Stare at the weather maps long enough and you begin to hallucinate. I've been telling you (ad nauseum) for years that something has changed on the maps - the pattern isn't even close to what I grew up with in the 70s and early 80s. Weather getting "stuck" for extended periods of time. Odd gyrations in the jet stream steering winds.
John Mason at Skeptical Science writes: "Evidence is mounting to indicate that the response of the jet stream to polar amplification has been to tend to slow down and meander more, with a greater tendency to develop blocking patterns, which in turn prolong and intensify all sorts of extreme weather events."
Northern latitudes are warming faster than mid latitudes, resulting in a 12 percent drop in average jet stream winds, which may slowing storms and hot high pressure ridges.
All or nothing? Drought or flood?
Speaking of sweeping north-south sweeps in the jet stream - an early taste of September will keep us in the 60s today; a ragged, windblown sky and a PM instability shower. Although cool for the lake temperatures slowly mellow over the weekend; Sunday the nicer day with more sun & less wind.
A 90s rerun? Not until the second week of August.
Image credit above: "The only three storms that were at least tropical storms at or near Dorian’s longitude during July going back to 1851." (NOAA).
Tropical Storm Dorian Update from Alerts Broadcaster (issued Thursday afternoon):
* 60 mph sustained winds; Dorian has showed slow but steady strengthening over the last 24 hours.
* Dorian forecast by most models to track north of Lesser Antilles, U.S. Virgin Islands and Puerto Rico in a Sunday-Monday timeframe, possibly reaching the Bahamas by Tuesday of next week.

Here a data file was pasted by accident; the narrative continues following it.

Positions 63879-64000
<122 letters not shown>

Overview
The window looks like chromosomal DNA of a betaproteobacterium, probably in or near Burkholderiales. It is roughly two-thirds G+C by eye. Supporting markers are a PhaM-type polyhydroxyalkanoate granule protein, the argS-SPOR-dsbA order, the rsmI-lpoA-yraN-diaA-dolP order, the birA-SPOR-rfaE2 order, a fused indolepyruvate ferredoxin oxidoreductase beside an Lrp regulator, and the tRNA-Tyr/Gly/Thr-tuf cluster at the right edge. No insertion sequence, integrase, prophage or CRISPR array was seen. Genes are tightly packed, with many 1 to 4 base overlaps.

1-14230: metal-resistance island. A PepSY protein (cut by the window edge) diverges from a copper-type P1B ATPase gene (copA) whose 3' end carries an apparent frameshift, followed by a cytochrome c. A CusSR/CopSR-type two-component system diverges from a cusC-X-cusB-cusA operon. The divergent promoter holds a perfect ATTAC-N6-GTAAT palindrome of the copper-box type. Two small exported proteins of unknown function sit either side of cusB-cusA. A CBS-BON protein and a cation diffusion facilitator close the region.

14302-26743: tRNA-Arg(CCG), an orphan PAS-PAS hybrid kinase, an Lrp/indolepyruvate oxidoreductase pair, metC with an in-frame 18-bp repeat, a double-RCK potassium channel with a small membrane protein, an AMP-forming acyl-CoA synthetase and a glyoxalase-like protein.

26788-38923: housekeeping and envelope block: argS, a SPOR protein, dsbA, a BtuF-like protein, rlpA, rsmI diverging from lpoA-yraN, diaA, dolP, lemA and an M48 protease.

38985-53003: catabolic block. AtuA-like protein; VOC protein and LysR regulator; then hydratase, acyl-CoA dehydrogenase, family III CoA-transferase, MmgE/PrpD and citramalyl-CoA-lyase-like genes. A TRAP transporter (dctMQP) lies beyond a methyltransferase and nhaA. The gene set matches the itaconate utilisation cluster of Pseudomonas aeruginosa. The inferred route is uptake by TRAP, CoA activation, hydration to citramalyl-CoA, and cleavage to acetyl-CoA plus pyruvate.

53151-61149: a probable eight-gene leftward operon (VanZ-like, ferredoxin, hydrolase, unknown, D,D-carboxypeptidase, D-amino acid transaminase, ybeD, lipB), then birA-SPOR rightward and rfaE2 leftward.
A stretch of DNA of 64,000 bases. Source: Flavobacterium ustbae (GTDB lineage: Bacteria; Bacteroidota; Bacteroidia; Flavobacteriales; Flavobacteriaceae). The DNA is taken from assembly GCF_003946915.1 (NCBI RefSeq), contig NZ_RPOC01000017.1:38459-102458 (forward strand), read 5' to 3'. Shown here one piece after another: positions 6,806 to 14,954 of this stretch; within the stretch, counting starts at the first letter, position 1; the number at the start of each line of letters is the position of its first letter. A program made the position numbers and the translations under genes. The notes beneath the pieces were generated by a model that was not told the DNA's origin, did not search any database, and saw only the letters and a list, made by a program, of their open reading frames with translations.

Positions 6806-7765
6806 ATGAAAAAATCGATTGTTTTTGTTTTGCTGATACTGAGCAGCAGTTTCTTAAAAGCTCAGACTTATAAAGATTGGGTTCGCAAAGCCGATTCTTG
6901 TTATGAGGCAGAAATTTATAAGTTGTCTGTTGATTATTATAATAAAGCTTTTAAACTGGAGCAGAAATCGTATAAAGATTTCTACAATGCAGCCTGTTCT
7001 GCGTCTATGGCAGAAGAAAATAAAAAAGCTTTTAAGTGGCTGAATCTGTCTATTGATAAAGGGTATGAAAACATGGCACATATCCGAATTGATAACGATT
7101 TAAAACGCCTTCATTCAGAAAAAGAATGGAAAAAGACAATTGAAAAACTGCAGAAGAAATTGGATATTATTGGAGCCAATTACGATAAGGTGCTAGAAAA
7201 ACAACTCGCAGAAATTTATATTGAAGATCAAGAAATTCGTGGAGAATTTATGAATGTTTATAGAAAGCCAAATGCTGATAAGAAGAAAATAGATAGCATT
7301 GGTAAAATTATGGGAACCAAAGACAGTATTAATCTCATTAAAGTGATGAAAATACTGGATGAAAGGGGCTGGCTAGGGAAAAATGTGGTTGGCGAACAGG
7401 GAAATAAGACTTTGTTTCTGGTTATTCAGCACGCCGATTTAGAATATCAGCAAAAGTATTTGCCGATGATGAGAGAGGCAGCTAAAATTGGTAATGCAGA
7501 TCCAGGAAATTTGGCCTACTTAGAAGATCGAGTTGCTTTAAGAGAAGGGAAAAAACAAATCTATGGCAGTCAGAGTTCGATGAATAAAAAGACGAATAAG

* Model skill levels and confidence are (very) low for any track/intensity beyond next Tuesday. Dorian may still impact the USA, but it's too still too early to provide specifics.
Summary: Although the final track of Dorian is very much up in the air, we need to treat this storm (like all Atlantic storms) with a fair amount of respect. History shows that the storms during the first half of the season are the ones that wreak the most havoc. Out of 74 hurricane names "retired" by NOAA NHC - 59 were the A-K storms, only 15 the K-Z storms. A high-amplitude pattern (big north/south gyrations in the jet stream) might be able to pull any tropical system in the Gulf of Mexico or Bahamas unusually far north next week, depending on timing, so we all need to pay attention in the days ahead. We're looking for model trends, continuity and consistency - the signal amidst the noise of the long-range weather simulations. We'll keep you posted on the trends and potential for Dorian to reach the U.S. coastline.
Photo credit above: "Outlawing a type of insecticides is not a panacea." AP Photo/Ben Margot
Animation credit: 30 Day Arctic ice animation. United States Naval Research Laboratory, Stennis Space Center, Mississippi.
Photo credit above: "Leading Arctic expert Prof Wadhams warns that a summer ice free Arctic in 2 years could trigger dangerous methane release." Photograph: Jenny E Ross/Corbis.
Photo credit above: M.I.T.